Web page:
February 8, 2018

South Carolina: Legislation Introduced to Reauthorize Conservation Bank

On January 25, the National Assembly of Sportsmen’s Caucuses (NASC) Vice-President Representative Brian White introduced legislation (HB 4727) to reauthorize the South Carolina Conservation Bank. The legislation would enable the Conservation Bank to continue with its duties and functions for collaborative conservation efforts in South Carolina, this time without a sunset limitation.

Established in 2002, the South Carolina Conservation Bank mission is “to improve the quality of life in South Carolina through the conservation of significant natural resource lands, wetlands, historical properties, archeological sites, and urban parks.” Beginning in 2000, an effort began to determine what lands in the state were significant and how they could be protected and sustained. It was decided that as development increased, there was a need to conserve and protect open space and waterways as well as provide public access to these natural areas. The Conservation Bank identifies real estate interests from agreeable sellers and encourages critical cooperation and partnerships among landowners, state agencies, municipalities, and non-profit organizations to work together to maximize conservation and improve the quality of life in South Carolina. The initial enabling legislation stipulated that the Bank’s existence would sunset July 1, 2018, unless otherwise renewed.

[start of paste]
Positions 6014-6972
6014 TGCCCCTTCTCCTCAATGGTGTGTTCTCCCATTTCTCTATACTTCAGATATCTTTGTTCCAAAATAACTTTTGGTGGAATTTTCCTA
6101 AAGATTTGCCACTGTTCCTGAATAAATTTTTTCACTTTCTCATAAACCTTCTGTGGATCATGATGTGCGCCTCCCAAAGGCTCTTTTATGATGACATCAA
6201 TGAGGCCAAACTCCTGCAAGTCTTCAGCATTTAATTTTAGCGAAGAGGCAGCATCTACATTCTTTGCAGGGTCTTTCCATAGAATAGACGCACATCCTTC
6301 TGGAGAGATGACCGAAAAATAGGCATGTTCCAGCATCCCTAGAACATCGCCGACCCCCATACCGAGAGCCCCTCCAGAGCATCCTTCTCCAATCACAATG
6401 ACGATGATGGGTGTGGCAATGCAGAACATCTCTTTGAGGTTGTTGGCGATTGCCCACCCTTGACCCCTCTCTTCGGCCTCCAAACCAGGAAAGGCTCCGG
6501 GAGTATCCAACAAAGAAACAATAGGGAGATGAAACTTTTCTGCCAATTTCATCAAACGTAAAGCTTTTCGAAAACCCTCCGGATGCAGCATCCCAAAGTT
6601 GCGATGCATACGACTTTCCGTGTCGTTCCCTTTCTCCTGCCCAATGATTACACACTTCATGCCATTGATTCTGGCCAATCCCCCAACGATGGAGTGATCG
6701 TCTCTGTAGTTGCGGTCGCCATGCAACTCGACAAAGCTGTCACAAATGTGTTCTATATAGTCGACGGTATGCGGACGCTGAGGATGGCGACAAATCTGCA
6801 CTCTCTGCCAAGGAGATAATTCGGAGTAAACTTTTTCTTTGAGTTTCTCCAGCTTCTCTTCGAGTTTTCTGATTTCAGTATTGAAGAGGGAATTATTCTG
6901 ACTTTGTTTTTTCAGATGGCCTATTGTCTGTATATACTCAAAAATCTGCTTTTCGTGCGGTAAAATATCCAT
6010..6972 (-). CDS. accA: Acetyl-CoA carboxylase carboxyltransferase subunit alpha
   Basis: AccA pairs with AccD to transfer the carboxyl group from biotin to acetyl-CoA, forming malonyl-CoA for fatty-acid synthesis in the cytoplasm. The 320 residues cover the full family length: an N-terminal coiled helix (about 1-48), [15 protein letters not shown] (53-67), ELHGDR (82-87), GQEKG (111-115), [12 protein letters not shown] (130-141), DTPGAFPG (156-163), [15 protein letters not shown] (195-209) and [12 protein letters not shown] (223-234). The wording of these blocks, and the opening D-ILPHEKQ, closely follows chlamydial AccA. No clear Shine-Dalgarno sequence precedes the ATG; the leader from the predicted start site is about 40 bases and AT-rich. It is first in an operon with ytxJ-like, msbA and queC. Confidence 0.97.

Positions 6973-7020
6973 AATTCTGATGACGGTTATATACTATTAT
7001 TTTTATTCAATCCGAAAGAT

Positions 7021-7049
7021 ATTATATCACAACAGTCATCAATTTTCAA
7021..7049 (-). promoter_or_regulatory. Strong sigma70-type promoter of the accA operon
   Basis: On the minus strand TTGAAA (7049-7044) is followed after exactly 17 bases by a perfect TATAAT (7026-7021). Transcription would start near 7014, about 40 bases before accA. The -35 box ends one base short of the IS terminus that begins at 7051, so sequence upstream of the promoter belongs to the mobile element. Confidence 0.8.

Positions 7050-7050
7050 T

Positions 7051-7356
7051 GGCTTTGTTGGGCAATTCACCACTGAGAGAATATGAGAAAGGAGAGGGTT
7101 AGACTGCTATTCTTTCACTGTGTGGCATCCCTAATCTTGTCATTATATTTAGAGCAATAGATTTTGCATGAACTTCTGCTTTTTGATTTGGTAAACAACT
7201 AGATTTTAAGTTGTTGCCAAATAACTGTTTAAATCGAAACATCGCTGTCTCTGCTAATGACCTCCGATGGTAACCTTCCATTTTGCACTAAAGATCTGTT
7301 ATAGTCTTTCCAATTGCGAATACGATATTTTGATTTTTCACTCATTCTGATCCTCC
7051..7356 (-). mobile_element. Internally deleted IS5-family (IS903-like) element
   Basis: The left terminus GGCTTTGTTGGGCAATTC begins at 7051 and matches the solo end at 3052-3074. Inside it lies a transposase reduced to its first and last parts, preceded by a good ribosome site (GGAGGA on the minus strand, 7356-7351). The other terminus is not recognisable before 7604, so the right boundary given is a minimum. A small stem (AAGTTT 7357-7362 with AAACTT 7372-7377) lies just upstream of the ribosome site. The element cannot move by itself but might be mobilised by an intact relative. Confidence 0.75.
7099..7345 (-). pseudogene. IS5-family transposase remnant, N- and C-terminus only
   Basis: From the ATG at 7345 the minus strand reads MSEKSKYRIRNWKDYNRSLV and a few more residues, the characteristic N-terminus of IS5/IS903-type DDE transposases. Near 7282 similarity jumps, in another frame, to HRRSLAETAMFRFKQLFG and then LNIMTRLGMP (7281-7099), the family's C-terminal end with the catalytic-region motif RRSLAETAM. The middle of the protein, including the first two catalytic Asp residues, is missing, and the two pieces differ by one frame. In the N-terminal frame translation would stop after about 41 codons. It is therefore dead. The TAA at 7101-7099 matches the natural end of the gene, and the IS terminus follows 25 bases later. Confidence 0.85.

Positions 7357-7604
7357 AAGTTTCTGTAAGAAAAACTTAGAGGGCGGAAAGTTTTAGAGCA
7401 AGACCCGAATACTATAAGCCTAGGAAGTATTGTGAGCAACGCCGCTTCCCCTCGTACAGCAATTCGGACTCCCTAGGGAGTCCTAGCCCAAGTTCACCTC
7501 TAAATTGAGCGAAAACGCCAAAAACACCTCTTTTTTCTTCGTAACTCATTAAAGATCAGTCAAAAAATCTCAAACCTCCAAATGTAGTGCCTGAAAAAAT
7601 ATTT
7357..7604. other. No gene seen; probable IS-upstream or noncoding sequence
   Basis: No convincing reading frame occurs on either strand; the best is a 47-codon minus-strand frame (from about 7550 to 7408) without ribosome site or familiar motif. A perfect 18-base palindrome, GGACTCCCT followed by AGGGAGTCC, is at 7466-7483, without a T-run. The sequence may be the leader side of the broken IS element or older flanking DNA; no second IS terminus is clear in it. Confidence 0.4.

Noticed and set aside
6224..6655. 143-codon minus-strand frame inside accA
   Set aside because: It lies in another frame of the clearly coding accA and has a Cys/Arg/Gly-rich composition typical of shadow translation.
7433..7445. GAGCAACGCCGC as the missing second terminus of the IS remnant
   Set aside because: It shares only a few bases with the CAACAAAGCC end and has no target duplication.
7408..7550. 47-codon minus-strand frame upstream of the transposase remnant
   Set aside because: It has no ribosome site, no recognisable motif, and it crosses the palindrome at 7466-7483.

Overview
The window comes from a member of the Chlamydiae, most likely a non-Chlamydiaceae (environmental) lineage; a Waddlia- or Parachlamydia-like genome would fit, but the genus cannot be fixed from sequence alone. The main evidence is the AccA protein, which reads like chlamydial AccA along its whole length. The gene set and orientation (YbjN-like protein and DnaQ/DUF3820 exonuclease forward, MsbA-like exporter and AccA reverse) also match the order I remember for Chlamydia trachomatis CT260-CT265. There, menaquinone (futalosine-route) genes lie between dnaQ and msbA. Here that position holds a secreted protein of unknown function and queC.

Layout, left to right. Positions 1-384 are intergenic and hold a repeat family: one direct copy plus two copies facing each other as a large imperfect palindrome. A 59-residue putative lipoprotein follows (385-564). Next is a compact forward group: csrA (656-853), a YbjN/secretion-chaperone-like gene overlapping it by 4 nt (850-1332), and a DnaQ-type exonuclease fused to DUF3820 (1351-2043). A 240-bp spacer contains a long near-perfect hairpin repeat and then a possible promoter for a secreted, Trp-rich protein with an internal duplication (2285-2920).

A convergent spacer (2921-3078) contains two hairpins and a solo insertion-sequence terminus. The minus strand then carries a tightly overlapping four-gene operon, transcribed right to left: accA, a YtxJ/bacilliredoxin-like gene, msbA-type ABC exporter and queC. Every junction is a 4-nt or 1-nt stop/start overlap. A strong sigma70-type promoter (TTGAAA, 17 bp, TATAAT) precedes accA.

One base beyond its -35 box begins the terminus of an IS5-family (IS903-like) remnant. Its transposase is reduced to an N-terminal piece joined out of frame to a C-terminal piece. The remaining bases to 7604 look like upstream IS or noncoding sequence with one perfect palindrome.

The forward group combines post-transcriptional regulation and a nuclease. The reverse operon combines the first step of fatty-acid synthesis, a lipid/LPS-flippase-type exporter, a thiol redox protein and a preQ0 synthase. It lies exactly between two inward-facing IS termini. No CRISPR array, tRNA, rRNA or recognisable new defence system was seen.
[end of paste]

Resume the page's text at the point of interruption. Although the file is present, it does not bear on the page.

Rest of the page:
HB 4727 would remove the sunset limitation, expand the Conservation Bank board, coordinate all state required mitigation, develop conservation criteria and a conservation prioritization map to be approved by the General Assembly, and ensure increased public access. The legislation is currently assigned to the House Committee on Ways and Means, which is chaired by Rep. White, and includes many members of the South Carolina Legislative Sportsmen’s Caucus.

Rep. White noted, “I look forward to continuing to work with my colleagues and the conservation community at large to ensure South Carolina remains on the forefront of conservation efforts making this a better utilized and more beautiful South Carolina for all our citizens.” 

Studies conducted at both the state and federal level have found that the number of hunters and trappers have been on a generally declining trend over the past several decades. To increase recruitment, retention, and reactivation (R3) of hunters and trappers, which initiative do you think would have the greatest impact?

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